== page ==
Dee Stephens is a Sustainable Development Team Leader for Natural England in Dorset, who had the exciting task of working with partners on the London 2012 Olympic Games activities in Dorset. Four years on, she tells us about some of her favorite legacy projects.
Four years ago the UK aspired to hold the 'greenest Games ever' (possibly outdone by the Rio diving pool!).
In Dorset, where the sailing events were held, we didn’t make a bad job of it. I led on sustainability for Natural England with local partners, and worked closely with LOCOG (London Organising Committee for the Olympic and Paralympic Games).
There were five key aims to the ‘green Games’: combatting climate change, enhancing biodiversity, reducing waste, encouraging healthy living, and promoting inclusion of all different groups.
These aims not only shaped the Games themselves - for example, ensuring the sailing events and the development of the National Sailing Academy avoided damage to sensitive marine and coastal areas – but also guided the establishment of legacy projects for the Games.
Here are some of the great legacy projects Natural England worked on:
England Coast Path - Portland and Lulworth
A really exciting Olympic legacy project was the establishment of the first stretch of the England Coast Path between Portland and Lulworth. This gave walkers permanent access to coastal land including stunning beaches and clifftops where everyone can rest, enjoy and admire the views. Overall when completed, the England Coast Path will be the longest continuous coastal walking route in the world (a 2,700 mile path), and it started here.
This summer, after marvelling over the athletic achievements of this year’s Olympians, visitors and locals can get fit themselves exploring the ‘Wild about Weymouth and Portland Legacy Trail’. This project is led by the Dorset Wildlife Trust with funding through Natural England. The trail starts at the Trust’s Lorton Meadows reserve to the north of Weymouth, and then takes in the RSPB’s Lodmoor and Radipole Lake reserve. It then runs along the edge of Portland Harbour and the iconic Chesil beach (with the lovely visitor centre built in time for the Games), and then onto the fascinating Portland Quarries Nature Park. The final way marker is close to the lighthouse at the Bill on the southern tip of Portland.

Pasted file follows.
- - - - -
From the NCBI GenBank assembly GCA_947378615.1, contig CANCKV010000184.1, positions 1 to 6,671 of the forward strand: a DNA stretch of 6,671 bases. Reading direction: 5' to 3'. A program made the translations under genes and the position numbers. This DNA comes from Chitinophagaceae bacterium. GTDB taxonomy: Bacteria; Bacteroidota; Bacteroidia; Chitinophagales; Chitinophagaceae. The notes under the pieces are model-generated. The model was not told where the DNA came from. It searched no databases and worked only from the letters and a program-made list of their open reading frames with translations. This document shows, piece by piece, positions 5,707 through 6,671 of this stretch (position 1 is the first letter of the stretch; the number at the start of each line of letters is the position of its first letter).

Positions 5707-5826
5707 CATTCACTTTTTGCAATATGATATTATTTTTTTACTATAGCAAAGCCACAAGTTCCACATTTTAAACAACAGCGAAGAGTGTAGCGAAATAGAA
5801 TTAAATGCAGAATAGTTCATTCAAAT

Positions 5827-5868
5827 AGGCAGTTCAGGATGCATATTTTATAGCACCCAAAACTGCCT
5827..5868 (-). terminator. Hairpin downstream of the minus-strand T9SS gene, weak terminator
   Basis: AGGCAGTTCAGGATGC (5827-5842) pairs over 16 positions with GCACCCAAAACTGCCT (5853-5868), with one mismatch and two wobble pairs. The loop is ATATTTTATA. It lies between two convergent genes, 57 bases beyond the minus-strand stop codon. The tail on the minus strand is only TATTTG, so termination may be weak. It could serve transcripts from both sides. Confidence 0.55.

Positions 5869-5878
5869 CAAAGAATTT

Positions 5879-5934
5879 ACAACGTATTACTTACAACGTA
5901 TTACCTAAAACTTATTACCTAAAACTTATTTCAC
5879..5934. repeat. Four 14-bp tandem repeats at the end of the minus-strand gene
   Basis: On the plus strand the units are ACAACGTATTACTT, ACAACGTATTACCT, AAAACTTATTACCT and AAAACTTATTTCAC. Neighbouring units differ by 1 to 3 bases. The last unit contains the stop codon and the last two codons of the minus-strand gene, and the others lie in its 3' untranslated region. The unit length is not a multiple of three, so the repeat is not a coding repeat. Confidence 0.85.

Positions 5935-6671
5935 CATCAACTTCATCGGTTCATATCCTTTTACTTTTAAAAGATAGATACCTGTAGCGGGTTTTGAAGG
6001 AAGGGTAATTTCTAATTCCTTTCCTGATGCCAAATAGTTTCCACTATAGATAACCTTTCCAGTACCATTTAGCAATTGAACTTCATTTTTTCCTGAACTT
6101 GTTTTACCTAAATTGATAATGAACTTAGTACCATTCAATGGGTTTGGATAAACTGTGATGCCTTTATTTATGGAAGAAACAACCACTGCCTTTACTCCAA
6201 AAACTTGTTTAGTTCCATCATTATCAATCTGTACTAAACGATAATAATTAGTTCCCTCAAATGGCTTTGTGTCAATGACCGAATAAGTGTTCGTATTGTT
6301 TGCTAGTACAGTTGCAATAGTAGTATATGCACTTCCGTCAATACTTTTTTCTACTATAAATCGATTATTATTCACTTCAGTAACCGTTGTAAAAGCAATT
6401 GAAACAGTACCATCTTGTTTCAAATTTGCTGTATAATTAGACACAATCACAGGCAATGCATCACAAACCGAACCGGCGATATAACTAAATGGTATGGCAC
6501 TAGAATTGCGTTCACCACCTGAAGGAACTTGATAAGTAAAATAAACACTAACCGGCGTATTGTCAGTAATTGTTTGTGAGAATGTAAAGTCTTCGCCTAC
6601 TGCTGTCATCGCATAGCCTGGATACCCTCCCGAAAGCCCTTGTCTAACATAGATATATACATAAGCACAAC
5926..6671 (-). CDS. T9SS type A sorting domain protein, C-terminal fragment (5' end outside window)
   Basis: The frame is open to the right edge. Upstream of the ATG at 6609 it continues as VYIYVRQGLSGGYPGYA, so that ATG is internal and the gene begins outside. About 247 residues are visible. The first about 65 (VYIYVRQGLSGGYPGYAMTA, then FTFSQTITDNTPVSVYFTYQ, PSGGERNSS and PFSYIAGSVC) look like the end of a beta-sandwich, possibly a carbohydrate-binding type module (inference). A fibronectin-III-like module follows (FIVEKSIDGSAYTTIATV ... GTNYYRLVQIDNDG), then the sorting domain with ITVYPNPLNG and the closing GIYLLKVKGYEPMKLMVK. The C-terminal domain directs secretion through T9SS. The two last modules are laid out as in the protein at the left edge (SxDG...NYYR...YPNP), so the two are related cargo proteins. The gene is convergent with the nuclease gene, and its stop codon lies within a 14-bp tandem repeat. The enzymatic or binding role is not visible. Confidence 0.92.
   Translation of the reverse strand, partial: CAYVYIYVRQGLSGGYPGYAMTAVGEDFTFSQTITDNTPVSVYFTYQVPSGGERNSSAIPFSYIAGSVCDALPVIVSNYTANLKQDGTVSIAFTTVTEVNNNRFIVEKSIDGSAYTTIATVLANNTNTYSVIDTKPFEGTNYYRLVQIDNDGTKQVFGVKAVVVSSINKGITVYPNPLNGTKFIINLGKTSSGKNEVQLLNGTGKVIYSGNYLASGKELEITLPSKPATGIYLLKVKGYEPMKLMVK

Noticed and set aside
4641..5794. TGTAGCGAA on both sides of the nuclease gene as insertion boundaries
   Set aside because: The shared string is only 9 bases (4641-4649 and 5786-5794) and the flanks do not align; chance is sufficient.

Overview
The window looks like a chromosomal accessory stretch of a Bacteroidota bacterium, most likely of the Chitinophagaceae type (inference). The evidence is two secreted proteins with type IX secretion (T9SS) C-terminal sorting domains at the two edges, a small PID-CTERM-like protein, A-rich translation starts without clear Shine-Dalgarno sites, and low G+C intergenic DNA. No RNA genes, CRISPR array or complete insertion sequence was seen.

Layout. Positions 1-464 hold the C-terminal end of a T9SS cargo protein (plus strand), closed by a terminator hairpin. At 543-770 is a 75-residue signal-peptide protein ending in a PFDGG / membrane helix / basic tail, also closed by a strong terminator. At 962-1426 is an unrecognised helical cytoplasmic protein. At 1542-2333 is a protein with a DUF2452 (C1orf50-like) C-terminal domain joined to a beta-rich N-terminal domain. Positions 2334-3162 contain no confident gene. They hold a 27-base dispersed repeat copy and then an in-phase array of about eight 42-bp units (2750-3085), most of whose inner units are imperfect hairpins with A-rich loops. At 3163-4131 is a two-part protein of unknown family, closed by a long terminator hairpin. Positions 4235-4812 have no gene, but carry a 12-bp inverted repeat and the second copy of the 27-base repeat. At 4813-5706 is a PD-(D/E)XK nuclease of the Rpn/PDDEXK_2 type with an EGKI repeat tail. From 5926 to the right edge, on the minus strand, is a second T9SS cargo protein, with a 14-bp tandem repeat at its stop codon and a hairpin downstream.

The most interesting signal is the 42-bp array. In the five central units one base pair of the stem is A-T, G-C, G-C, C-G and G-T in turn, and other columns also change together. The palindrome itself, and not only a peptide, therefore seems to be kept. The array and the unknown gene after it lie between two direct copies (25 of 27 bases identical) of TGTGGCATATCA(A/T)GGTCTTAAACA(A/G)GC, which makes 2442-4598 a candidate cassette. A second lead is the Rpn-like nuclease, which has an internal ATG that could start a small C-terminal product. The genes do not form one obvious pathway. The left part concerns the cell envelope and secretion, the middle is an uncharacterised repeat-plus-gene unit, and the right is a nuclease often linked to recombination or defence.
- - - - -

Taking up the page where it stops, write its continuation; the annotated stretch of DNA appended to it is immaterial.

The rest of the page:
We also initiated the ‘Litter Free Coast and Sea’ campaign supported by Dorset County Council. This project aims to reduce rubbish along the coast. The campaign is helping to deliver clean, safe waters for swimming, fishing, sailing, watersports and wildlife, and also safe clean beaches for people to have fun and relax on. Everyone can get involved – clean up around you before you go by taking your litter home or to the nearest bin, and you can also sign up to volunteer at the project.
If you're not sure how best to enjoy the delightful Dorset Coast you can also visit iCoast, a website which is full of ideas and information, which was another Olympic legacy project.
These were exciting times. All the partners involved worked hard for more than four years in preparation for the Games and then they were over so quickly (with great British success in the sailing and other sports!). Now we can still enjoy the green legacy of the Games in Dorset and build upon this to celebrate, enjoy and care for our world class beautiful coast.
I’m very proud to have played a small part in greening the London Olympic Games.